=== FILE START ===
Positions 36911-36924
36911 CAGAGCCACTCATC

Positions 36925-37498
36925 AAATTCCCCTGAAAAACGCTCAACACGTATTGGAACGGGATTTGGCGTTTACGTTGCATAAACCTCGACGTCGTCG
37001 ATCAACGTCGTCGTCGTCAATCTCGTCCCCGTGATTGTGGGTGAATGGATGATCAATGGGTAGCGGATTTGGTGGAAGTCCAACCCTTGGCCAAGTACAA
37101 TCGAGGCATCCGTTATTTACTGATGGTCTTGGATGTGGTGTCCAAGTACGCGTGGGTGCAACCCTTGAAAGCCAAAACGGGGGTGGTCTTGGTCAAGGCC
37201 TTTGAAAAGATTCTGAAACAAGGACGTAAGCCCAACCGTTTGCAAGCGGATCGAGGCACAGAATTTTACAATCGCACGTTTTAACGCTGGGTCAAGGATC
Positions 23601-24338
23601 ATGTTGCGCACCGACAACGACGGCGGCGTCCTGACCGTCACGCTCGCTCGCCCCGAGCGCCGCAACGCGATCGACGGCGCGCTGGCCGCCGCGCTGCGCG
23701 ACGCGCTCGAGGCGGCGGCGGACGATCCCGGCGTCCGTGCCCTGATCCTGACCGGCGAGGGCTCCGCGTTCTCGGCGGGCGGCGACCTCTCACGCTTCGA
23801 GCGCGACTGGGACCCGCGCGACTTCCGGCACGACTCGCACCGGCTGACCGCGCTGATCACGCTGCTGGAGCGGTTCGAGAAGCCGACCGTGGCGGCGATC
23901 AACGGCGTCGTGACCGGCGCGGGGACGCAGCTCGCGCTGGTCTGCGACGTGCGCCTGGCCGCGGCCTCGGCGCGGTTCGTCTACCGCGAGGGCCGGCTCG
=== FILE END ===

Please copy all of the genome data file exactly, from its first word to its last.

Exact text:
Positions 36911-36924
36911 CAGAGCCACTCATC

Positions 36925-37498
36925 AAATTCCCCTGAAAAACGCTCAACACGTATTGGAACGGGATTTGGCGTTTACGTTGCATAAACCTCGACGTCGTCG
37001 ATCAACGTCGTCGTCGTCAATCTCGTCCCCGTGATTGTGGGTGAATGGATGATCAATGGGTAGCGGATTTGGTGGAAGTCCAACCCTTGGCCAAGTACAA
37101 TCGAGGCATCCGTTATTTACTGATGGTCTTGGATGTGGTGTCCAAGTACGCGTGGGTGCAACCCTTGAAAGCCAAAACGGGGGTGGTCTTGGTCAAGGCC
37201 TTTGAAAAGATTCTGAAACAAGGACGTAAGCCCAACCGTTTGCAAGCGGATCGAGGCACAGAATTTTACAATCGCACGTTTTAACGCTGGGTCAAGGATC
Positions 23601-24338
23601 ATGTTGCGCACCGACAACGACGGCGGCGTCCTGACCGTCACGCTCGCTCGCCCCGAGCGCCGCAACGCGATCGACGGCGCGCTGGCCGCCGCGCTGCGCG
23701 ACGCGCTCGAGGCGGCGGCGGACGATCCCGGCGTCCGTGCCCTGATCCTGACCGGCGAGGGCTCCGCGTTCTCGGCGGGCGGCGACCTCTCACGCTTCGA
23801 GCGCGACTGGGACCCGCGCGACTTCCGGCACGACTCGCACCGGCTGACCGCGCTGATCACGCTGCTGGAGCGGTTCGAGAAGCCGACCGTGGCGGCGATC
23901 AACGGCGTCGTGACCGGCGCGGGGACGCAGCTCGCGCTGGTCTGCGACGTGCGCCTGGCCGCGGCCTCGGCGCGGTTCGTCTACCGCGAGGGCCGGCTCG